When it comes to what makes a great sales leader, three qualities come to mind: passion, articulation, and the ability to close a deal. If you’re looking to be a top-performing salesperson, these are the traits you should aim for.
I’ve had the privilege of working with some incredible sales leaders over the years and one common trait they all shared was an unwavering passion for their work. They loved what they did and it showed in their performance day in and day out. No matter how challenging the sale might be, they always found a way to get excited about it and stay motivated until they closed the deal.
In addition to being passionate, what makes a great sales leader is the ability to communicate well with potential customers. They know how to clearly explain why their product or service was the best solution for whatever problem the customer was facing. This level of confidence instills trust and leads to closing more deals.
What Makes a Great Sales Leader?
When hiring for sales leadership roles, you should look for a leader with the skills and upside to run a business. This person should be able to drive opportunities and have experience in sales.
Let’s take a closer look at what to look for in a sales leader.
7 Attributes of the Most Effective Sales Leaders
Salespeople know the quality of their manager will have a direct impact on their success.
According to a study, 69% of sales reps who exceed their quotas rate their managers as being either very good or exceptional. Additionally, organizational quality directly correlates to managerial qualities.
Only 3% of sales reps who rate their companies as poor also give their managers the same rating. On the other hand, 56% of reps who give their sales organization an excellent grade give their manager the same score.
What differentiates the top-performing sales managers from those who fail to meet their quotas by 25% or more?
To find out the answer to this, over 400 sales leaders answered an in-depth survey.
Forty-two percent of respondents said they hit between three-quarters and all of their annual quotas, while 29% said they met or surpassed theirs. 29% of respondents, however, said that they failed to meet 75% of their yearly goals.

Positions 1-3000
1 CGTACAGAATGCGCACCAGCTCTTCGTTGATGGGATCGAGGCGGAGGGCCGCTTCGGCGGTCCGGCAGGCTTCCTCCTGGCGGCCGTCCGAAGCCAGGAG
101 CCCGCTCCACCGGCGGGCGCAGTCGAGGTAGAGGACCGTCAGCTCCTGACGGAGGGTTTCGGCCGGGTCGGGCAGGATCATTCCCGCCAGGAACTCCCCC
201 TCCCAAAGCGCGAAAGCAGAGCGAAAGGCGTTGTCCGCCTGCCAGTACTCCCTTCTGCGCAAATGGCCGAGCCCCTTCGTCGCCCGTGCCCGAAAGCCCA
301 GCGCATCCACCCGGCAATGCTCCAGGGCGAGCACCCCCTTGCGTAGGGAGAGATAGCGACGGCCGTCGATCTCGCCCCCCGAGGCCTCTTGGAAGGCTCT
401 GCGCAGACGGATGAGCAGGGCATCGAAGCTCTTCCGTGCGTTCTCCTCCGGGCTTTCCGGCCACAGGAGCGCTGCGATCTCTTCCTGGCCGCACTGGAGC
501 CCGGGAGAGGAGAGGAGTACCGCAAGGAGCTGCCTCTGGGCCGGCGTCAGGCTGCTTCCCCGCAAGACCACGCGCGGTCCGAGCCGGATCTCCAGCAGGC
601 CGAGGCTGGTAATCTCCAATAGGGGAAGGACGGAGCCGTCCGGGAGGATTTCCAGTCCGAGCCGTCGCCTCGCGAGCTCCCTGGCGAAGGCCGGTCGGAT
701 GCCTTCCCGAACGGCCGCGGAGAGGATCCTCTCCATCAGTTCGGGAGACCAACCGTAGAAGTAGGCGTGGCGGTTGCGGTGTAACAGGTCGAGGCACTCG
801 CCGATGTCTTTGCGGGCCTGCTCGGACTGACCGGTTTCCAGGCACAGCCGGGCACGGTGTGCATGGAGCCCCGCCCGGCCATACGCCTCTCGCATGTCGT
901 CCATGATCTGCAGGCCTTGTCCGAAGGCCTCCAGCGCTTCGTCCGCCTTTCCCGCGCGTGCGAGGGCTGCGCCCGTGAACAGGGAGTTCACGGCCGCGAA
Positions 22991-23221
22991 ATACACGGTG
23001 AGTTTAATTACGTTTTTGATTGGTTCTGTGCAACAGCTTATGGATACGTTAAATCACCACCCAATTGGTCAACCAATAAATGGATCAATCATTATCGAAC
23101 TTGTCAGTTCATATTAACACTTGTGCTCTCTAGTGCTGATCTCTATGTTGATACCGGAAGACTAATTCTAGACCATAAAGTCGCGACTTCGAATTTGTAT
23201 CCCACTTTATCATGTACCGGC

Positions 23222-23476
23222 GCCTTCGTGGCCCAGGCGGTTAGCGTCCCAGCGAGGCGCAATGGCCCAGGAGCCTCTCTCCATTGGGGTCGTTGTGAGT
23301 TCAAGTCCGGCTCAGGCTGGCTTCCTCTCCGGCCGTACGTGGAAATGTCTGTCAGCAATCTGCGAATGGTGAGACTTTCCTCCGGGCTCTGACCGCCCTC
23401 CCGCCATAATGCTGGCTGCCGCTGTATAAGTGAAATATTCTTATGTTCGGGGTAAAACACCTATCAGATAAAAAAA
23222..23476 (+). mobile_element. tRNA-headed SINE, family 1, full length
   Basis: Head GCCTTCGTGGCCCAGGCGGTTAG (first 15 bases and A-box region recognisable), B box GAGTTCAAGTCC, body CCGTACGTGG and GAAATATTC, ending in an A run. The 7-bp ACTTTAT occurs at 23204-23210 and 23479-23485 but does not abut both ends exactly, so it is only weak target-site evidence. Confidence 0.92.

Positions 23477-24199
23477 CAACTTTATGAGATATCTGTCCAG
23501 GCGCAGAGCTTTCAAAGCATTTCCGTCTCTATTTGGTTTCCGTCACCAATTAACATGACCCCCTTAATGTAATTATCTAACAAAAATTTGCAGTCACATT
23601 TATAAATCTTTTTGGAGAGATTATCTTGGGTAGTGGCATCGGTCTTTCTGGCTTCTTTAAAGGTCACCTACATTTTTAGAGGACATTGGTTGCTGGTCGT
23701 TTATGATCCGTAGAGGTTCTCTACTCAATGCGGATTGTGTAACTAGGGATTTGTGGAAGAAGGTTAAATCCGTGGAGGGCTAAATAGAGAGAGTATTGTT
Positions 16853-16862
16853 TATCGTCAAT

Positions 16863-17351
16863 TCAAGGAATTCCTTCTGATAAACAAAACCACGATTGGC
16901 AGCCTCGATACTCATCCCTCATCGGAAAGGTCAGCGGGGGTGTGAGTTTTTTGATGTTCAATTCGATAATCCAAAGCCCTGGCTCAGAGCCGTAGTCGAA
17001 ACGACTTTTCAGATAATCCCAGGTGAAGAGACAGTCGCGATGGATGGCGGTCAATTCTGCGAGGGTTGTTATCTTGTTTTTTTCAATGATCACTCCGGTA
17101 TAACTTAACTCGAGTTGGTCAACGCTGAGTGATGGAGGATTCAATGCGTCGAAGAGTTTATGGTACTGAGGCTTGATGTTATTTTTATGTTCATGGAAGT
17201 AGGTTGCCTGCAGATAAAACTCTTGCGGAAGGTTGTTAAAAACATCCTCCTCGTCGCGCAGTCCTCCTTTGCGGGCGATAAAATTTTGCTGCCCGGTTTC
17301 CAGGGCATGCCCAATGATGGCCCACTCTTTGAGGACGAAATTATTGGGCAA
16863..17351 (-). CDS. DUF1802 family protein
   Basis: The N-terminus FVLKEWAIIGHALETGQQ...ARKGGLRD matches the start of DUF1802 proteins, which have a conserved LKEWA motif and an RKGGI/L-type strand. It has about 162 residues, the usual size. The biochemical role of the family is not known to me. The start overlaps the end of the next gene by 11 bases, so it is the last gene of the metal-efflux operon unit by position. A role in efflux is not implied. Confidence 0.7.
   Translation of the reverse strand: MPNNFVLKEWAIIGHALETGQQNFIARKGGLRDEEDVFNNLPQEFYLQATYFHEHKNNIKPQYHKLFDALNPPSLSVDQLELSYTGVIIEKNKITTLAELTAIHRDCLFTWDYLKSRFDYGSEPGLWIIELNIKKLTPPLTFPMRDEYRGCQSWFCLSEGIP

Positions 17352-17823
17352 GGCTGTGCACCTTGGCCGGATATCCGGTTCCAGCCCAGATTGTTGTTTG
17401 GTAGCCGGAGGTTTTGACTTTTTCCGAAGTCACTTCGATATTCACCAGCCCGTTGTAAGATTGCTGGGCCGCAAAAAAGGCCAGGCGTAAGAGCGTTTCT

I interviewed over 1,000 sales managers to better understand the impact their leadership styles have on the success of their sales teams.
The research shows that certain traits differentiate high-performing sales managers from those who aren’t as strong. These characteristics are ranked in order of importance.
1. Target Fixation
The best sales leaders are focused on a target and deadline.
Personality tests have shown that successful managers have a 20% higher drive to succeed, 19% more discipline, and 27% more focus on priorities than under-performing ones. This naturally makes them better able to focus their teams on hitting their sales targets.
Because they have the mentality of focusing on their sales goals and still taking into consideration other factors, they naturally have the drive and focus necessary to help their teams achieve these goals.
They can effectively compartmentalize the negativity and distractions that come their way, which allows them to remain focused and move forward with urgency.
2. Command Instinct
Sales leaders who can effectively lead their teams are those who know how to leverage their authority.
For example, they ensure that their team is accountable for their actions.
While 75% of high-performing sales managers believe that their salespeople are held accountable, only 58% of underperforming ones do.
Rather than focusing on quotas, managers should instead focus on motivating their sales teams by making them feel challenged and like they’re constantly proving themselves. The leaders establish this culture using a “carrot and stick” psychological approach.
Often, overachieving people are praised for their achievements, while those who are underachieving may be reprimanded or shunned until they improve their performance.
The drive for constant success and self-improvement is cultivated by command instinct. This drives individuals within organizations to strive for excellence and to continually achieve more.
3. Hiring Ability
The success of your sales process depends heavily on the quality of your sales reps.